A Boston police officer found himself on the wrong side of inaccurate scientific evidence when he was denied employment based on a positive hair drug analysis. The Massachusetts Supreme Judicial Court is currently considering a case titled Boston Police Department v. Michael Gannon and The Massachusetts Civil Service Commissioninvolving the use of hair drug tests to determine eligibility for employment. The Massachusetts Supreme Judicial Court recently heard oral argument in the case; the main focus of the argument is whether the hair drug test is a reasonable test of employment. The Boston police department has a strict policy that any positive drug test results in disqualification from employment; the legality of that policy was not challenged in this appeal.
The appellant in this case, former Boston Police Cadet Michael Gannon, was passed over for appointment as a Boston Police Officer because a hair drug test he was given came back positive for cocaine. In addition to the fact that the accuracy of hair drug tests has been refuted by some scientific experts, Mr. Gannon had also taken five other hair drug tests as a part of the recruitment and certification process and all five came back negative for drug use. When he learned that he was being denied a position as a full Officer with the Boston Police Department based on the positive hair drug test, which he maintains was not accurate, Mr. Gannon filed an appeal to the Civil Service Commission to contest the decision. The Commission determined that because of the unreliability of hair drug tests, the Police Department did not have reasonable justification for refusing Gannon the position. Being dissatisfied with that result, the Department sought judicial review before the Superior Court. The Superior Court reversed the Commission’s decision, and Gannon now appeals before the Supreme Judicial Court to have the Commission’s original decision reinstated. The Boston Police officer argued that the Superior Court judge should have given difference to the findings of the Commission.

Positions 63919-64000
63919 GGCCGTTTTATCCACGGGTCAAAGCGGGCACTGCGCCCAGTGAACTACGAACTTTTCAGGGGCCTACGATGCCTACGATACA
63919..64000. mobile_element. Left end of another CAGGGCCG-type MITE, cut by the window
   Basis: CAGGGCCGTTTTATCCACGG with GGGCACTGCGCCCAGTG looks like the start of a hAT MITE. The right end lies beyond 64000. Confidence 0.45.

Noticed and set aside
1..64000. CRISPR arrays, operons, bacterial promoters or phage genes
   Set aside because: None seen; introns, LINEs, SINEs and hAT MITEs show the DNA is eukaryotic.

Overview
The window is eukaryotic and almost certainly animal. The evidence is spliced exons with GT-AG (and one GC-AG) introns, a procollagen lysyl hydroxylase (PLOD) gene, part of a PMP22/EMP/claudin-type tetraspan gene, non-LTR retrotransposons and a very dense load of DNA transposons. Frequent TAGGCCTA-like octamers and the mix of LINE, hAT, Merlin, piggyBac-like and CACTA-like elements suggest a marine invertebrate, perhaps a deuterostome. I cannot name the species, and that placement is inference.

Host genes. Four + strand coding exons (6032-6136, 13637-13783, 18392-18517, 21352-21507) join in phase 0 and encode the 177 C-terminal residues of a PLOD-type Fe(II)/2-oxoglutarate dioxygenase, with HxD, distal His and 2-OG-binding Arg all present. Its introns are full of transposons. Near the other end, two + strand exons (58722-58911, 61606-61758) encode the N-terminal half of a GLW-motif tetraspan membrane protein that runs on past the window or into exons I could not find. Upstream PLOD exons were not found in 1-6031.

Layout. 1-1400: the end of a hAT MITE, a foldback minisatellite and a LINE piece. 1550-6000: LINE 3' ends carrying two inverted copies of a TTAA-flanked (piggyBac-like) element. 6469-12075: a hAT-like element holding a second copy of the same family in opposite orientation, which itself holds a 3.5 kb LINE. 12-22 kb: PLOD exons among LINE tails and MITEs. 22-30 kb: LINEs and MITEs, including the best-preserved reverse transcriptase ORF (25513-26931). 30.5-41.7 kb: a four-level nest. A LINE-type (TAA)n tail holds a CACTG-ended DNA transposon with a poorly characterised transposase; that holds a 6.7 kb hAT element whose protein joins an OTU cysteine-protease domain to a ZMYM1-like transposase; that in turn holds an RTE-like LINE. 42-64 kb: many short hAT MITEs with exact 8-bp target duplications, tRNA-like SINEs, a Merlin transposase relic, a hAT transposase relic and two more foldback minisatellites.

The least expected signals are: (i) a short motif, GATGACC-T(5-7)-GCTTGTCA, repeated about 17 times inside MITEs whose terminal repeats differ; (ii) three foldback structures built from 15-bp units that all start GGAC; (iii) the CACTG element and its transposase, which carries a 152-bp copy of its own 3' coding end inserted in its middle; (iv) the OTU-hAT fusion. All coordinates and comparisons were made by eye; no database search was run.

Oral Argument before the Massachusetts Supreme Judicial Court